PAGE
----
Fake department claims stack up as state authorities call out attempts to foster fears

By Shannon Jenkins

January 29, 2020

Adobe Stock

The New South Wales Department of Health has come out against widespread social media posts claiming to be issued by the “Department of Diseasology Parramatta”.

The posts make fake claims about the coronavirus, stating that it has been detected in various foods and areas of Sydney, while posing as a NSW department.

Despite the messages referring to the virus as “corna’s disease” and being littered with spelling errors, they have been shared widely across social media, including by childcare centres.

One post said the virus has been detected in rice, noodles, fortune cookies, onion rings, ice tea, “Chinese” Red Bull, and wagyu beef. It also claimed specific train stations in Sydney’s western suburbs “have shown positive readings to the virus”.

NSW Health issued a public statement refuting the claims on Tuesday.

“NSW Health has been made aware of a social media post that is being widely circulated warning people to not consume certain foods or visit certain locations in Sydney. This post has not originated from NSW Health or any related entity,” the department wrote on Twitter.

“Further, there is no such entity as the ‘Department of Diseasology Parramatta’. NSW Health would like to assure the community that the locations mentioned in this post pose no risk to visitors, and there have been no ‘positive readings’ at train stations.”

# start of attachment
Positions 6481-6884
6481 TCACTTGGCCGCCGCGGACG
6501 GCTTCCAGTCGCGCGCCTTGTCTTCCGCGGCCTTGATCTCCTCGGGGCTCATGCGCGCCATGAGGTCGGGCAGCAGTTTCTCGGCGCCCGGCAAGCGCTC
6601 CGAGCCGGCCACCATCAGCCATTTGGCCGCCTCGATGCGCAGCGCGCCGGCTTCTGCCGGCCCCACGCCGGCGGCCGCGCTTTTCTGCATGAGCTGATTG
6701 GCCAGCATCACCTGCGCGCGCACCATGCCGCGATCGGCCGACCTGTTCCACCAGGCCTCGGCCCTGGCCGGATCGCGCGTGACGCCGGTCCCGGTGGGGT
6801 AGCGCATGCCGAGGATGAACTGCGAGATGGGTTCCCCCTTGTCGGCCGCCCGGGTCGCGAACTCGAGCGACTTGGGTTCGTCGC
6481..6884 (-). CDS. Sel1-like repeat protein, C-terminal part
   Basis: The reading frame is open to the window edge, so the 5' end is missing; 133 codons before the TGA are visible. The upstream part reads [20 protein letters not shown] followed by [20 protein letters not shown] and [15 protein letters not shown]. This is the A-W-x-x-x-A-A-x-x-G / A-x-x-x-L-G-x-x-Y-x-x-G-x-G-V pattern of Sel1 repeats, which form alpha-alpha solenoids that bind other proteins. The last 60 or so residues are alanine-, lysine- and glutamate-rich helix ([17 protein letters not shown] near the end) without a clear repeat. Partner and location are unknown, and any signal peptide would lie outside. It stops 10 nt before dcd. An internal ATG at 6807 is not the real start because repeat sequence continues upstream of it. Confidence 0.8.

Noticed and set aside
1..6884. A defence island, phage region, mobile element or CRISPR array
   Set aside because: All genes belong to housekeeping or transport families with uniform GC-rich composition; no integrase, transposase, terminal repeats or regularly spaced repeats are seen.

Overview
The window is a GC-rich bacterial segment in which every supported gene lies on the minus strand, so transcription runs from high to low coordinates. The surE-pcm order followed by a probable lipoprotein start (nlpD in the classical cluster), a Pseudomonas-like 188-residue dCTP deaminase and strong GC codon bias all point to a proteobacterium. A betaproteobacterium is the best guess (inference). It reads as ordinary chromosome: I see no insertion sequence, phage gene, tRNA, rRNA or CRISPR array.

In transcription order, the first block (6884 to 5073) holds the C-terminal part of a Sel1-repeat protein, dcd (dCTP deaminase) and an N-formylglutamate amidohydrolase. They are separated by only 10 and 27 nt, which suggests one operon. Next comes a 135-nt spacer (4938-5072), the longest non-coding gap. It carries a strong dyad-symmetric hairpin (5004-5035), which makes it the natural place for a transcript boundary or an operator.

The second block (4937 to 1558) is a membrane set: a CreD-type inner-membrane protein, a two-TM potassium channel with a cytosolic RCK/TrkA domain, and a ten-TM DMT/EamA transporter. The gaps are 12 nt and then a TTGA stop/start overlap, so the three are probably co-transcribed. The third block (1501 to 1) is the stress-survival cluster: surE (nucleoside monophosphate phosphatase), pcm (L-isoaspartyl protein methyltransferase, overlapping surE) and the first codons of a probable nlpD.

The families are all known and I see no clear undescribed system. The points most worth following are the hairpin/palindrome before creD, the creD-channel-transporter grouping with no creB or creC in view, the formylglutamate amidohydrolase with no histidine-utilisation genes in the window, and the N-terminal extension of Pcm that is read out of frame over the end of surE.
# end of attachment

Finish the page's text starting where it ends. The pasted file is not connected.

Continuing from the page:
Attempts to mislead the public about the coronavirus have also occurred in Queensland. On Monday, state MP Duncan Pegg called out a fake press release claiming to be from Queensland Health. The message warned people against travelling to areas populated “with Chinese nationals of ratio of 1 to 3 non-Chinese Australians”.

“This media release is 100% FAKE!!! FAKE!!! FAKE!!!” Pegg wrote.

On Facebook, the real Queensland Health issued a statement urging people to only seek news from official sources in order to “avoid misinformation”.

Communications Minister Paul Fletcher likened the circulation of fake news to the recent disinformation campaign surrounding the Australian bushfires.

“When it comes to the coronavirus, legitimate and authoritative sources online include communications from the Federal Department of Health’s website health.gov.au, state health department websites, the Federal Minister for Health Greg Hunt and his state counterparts, as well as Australia’s many well-known and trusted media organisations,” he told the Sydney Morning Herald.

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